Mutations in PAX9, MSX1 can affect the physiological proteinprotein interactions that hinder normal tooth development processes. Tooth growth is blocked during the bud stage in PAX9 and MSX1 mutant mice . In addition, BMP signaling is very important for MSX1 expression in tooth mesenchyme . On the other hand, WNT/βcatenin signaling aims at MSX1, which then controls the activity of the pathway. Previous works have studied the interaction of TGF-β1 and MSX1 genetic polymorphisms in relation to hypodontia, but their exact role is not understood as yet . Also, PAX9 requires FGF signaling for activating and regulating mesenchymal-epithelial interactions involving BMP4 signaling (Figure 3 and Table 1).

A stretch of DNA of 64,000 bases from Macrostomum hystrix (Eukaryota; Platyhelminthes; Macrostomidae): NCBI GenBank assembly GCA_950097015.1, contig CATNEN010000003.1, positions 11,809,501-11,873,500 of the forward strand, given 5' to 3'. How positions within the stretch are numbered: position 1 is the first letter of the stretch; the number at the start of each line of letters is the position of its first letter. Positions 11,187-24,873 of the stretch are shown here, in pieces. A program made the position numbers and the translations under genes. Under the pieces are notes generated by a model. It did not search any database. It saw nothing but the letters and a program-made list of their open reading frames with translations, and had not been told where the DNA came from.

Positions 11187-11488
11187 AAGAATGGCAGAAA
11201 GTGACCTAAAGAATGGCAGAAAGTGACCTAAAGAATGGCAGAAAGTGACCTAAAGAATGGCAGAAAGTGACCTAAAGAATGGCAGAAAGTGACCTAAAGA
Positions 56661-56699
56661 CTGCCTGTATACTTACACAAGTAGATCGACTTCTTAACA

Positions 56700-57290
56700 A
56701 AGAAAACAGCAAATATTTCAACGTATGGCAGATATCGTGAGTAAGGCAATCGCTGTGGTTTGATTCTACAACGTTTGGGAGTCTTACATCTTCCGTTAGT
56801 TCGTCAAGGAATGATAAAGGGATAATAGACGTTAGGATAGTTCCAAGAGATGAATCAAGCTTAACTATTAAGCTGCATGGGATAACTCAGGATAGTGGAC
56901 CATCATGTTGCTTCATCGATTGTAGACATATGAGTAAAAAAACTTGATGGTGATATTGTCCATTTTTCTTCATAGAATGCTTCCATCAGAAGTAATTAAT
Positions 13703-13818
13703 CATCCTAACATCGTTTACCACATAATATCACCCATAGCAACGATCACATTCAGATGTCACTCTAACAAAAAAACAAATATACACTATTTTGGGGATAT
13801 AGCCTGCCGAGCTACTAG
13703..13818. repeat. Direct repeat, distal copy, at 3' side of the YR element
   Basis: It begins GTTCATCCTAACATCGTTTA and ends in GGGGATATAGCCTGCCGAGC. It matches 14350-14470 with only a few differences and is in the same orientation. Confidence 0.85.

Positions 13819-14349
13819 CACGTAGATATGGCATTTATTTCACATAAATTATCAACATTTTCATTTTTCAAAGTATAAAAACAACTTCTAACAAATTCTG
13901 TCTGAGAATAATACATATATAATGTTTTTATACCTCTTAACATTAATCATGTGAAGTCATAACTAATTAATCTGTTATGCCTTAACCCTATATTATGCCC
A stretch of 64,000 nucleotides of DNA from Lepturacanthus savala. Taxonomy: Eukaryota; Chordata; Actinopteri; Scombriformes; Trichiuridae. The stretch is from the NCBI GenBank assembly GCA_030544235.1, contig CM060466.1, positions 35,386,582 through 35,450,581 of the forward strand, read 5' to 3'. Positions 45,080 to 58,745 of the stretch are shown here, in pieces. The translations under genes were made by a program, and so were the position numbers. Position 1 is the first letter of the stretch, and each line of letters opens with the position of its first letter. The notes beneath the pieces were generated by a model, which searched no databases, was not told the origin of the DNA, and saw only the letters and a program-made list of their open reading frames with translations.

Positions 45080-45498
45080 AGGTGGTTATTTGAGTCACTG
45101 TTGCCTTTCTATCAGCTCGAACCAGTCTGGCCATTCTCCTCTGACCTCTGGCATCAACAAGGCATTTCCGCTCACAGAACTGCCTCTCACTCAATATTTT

Mutations Associated with Agenesis
Defect-Mode of Transmission
M61K, S105X, Q187X, R196P & S202X
K114X, L21P, R26W, R28P, G51S, K91E, G73fsX316,
V265fsX316 & R59fsX177
Molar Hypodontia-Autosomal Dominant
Peg Shaped Laterals-Autosomal Dominant
Table 1: Detailed description of MSX1 and PAX9 gene mutations.
ANTXR1 was considered to modify the normal Wnt signaling pathway concerning the development of the vessels and thus the authors suggested an interaction between ANTXR1, LRP6 and betacatenin stabilization .
The EDA-EDAR-EDARADD- NF-κB signaling pathway contributes significantly to the migration of neural crest cells in the beginning of tooth morphogenesis. EDA controls FGF signaling so that MSX1 would end up being expressed to a great extent. Consequently, EDA mutations impairing EDA-NF-κB-BMP interactions with MSX1, and FGF signaling might disrupt the tooth development .